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Ideal gas problem

  1. Aug 15, 2006 #1
    An ideal gas is contained in an insulating cylinder fitted with a piston.

    The piston is suddenly moved inwards so that the volume of the gas is reduced.

    What happens to the temperature of the gas?

    Should the temperature increase?
     
  2. jcsd
  3. Aug 15, 2006 #2
    How does volume relate to temperature, according to the ideal gas law? Wait, that's pretty much what the question is asking. Do you know the ideal gas law equation?
     
  4. Aug 15, 2006 #3

    Andrew Mason

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    What you want to determine is what happens to the internal energy of the gas, U = nCvT

    U = Q - W where W = work done by the gas.

    This is an adiabatic compression (no exchange of heat with surroundings so Q = 0). So U = -W. So the question is: Is work done on the gas or is work done by the gas? That will tell you how U and T change.

    AM
     
  5. Aug 16, 2006 #4
    i am afraid i don't quite get you. what's C v and T?

    does the ideal gas law help? you only know the the volume decreases and the pressure increases. they are not proportional in this case since temp is yet to be determined whether is it a constant.

    thanks if you can clarify this.
     
  6. Aug 16, 2006 #5

    use the first law of thermodynamics: [tex] Q + W = \Delta E_{pot} + \Delta E_{kin}[/tex]

    --> the process is adiabatic, thus Q = 0. The gas is compressed. Acoording to W = p\Delta V[/tex] W < 0

    Because the increase in potential energy is neglectable, [tex] \Delta E_{kin}[/tex] > 0, because of conservation of energy.

    Because temperature rises, when the kinetic energy rises, the temperature must increase during this process.
     
  7. Aug 16, 2006 #6

    Andrew Mason

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    Cv is the specific (molar) heat capacity of the gas at constant volume. This is just to show you that internal energy of the gas is proportional to temperature.

    Since Q is 0, the change in internal energy of the gas will depend on whether work is done on the gas (in which case, its internal energy increases) or work is done by the gas (in which case its internal energy decreases). Since [itex]\Delta U = nC_v\Delta T = -W[/itex] where W is the work done BY the gas, all you have to do is figure out the sign of W (+ if work is done by the gas, - if done on the gas) to find the direction of the change of T.

    AM
     
  8. Aug 16, 2006 #7
    Those answers seem to be beyond what mengshuen has learned so far. All he needs to do is look at Charles's law.
     
  9. Aug 16, 2006 #8
    mengshuen, Charles's Law can be derived from the ideal gas law, if you're more comfortable with that. But I advise you to take the following course - you'll learn more, and it always applies to these sorts of problems.

    You know the ideal gas law: [tex]PV = nRT[/tex]. We can rewrite the ideal gas law as [tex]\frac{PV}{nT} = R[/tex]. [itex]R[/itex] is a constant, so as long as the system remains ideal and closed, we have the general equation:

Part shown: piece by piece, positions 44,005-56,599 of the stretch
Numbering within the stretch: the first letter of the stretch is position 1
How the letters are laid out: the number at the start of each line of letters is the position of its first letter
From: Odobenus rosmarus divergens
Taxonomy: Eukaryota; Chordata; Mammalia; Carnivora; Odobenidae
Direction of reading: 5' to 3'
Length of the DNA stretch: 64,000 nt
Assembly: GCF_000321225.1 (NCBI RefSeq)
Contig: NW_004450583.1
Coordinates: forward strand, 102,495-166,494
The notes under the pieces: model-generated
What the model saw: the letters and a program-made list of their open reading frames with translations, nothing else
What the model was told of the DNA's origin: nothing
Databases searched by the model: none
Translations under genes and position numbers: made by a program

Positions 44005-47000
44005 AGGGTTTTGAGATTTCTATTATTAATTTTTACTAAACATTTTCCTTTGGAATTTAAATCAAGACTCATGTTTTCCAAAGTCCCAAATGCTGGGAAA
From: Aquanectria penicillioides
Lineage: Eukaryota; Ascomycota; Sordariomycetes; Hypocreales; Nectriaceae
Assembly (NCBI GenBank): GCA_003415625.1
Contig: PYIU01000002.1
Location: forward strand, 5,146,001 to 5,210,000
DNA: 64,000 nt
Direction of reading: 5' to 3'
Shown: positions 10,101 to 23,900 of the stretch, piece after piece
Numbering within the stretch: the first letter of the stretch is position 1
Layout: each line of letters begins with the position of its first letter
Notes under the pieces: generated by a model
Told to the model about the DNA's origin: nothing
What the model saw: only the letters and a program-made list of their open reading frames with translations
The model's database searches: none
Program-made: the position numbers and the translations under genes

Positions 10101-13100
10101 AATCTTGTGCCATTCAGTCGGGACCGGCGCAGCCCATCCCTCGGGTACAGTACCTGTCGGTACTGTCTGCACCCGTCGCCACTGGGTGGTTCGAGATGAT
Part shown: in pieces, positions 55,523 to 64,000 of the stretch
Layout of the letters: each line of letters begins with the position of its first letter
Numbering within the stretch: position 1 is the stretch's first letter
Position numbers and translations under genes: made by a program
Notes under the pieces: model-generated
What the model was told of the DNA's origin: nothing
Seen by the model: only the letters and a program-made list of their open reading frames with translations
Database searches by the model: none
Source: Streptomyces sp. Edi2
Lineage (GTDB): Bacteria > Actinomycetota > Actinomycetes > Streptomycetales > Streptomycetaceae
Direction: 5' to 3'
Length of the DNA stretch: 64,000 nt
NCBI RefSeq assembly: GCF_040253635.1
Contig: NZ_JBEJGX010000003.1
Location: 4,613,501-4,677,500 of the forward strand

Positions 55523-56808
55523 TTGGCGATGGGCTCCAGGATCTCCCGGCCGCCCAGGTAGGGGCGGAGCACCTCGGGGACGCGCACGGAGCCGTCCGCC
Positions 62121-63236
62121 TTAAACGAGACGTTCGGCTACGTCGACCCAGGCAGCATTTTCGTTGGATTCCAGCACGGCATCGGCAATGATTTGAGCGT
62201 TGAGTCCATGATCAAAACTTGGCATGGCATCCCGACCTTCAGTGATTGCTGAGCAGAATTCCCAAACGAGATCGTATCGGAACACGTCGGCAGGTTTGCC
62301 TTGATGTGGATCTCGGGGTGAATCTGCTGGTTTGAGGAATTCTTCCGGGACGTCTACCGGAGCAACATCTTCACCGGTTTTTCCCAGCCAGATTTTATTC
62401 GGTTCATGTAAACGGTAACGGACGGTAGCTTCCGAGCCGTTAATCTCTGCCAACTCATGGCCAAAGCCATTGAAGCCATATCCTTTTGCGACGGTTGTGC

[tex]\frac{PV}{nT} = \frac{P'V'}{n'T'}[/tex].
    Where the left side has the initial values, and the right side has the final values.

    Here's the fun part - cancelling stuff out. Let's say you have a problem where a heater is changing the temperature of a gas inside a closed cylinder. What is constant?

    Answer: Volume and number of moles of gas. Thus we can write that [tex]V = V'[/tex] and [tex]n = n'[/tex]. After some elementary algebra, our general equation for this particular problem becomes:
    [tex]\frac{P}{T} = \frac{P'}{T'}[/tex].

    You can apply the same methodology to your problem.

    As you can see, Charles's Law, Boyle's Law, etc. can all be derived from the ideal gas law. As long as you can understand what is held constant, the ideal gas law is all you need.
     
    Last edited: Aug 16, 2006
  10. Aug 17, 2006 #9

    Andrew Mason

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    The problem in this question is that none of the three variables is constant: [itex]P' \ne P; T' \ne T; V' \ne V[/itex]. You have to apply the First law of Thermodynamics.

    AM
     
  11. Aug 17, 2006 #10
    In the case of rapid expansion/compression you could use the adiabatic laws to calculate how the Temperature changes with Volume (without considering the pressure; all you need is the initial Temperature and the Volume before and after).

    Here´s a link:
    http://scienceworld.wolfram.com/physics/Adiabatic.html

    The last formula mentioned is exactly the one you need (the Temperature increases when you decrease the volume in the adiabatic case). It is derived from the formula already stated by Andrew Mason.
     
    Last edited: Aug 17, 2006
  12. Aug 17, 2006 #11
    none of those laws work in this instance, so i guess the first law of thermodynamics is the best thing to use now. let me try them. in the mean time, thanks for all your help.
     
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